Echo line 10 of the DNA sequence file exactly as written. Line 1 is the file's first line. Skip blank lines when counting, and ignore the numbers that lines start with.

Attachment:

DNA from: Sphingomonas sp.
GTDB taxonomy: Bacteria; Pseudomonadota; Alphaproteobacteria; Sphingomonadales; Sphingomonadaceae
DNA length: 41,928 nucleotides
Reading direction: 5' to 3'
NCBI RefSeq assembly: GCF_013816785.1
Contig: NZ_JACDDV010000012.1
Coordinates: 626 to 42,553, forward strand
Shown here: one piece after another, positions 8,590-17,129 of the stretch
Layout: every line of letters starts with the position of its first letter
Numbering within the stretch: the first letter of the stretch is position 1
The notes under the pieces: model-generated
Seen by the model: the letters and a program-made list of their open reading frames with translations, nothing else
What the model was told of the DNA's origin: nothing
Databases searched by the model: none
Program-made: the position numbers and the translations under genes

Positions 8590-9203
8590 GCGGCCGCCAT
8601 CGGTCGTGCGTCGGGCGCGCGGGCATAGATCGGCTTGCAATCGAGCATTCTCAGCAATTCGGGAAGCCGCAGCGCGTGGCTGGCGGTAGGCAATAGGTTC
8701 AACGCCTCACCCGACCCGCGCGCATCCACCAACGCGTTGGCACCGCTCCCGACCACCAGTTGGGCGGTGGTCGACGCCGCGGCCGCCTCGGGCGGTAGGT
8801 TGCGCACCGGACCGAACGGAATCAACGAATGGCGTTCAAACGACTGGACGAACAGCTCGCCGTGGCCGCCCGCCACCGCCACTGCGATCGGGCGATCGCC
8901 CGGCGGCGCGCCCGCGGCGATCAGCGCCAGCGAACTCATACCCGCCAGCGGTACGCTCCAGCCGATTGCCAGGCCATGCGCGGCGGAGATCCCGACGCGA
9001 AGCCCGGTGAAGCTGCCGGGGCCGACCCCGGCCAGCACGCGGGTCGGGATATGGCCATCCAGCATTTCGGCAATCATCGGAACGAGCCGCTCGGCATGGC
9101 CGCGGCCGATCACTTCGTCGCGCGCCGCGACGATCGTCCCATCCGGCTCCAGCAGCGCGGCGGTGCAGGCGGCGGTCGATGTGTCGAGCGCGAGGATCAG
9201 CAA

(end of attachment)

Numbering within the stretch: the first letter of the stretch is position 1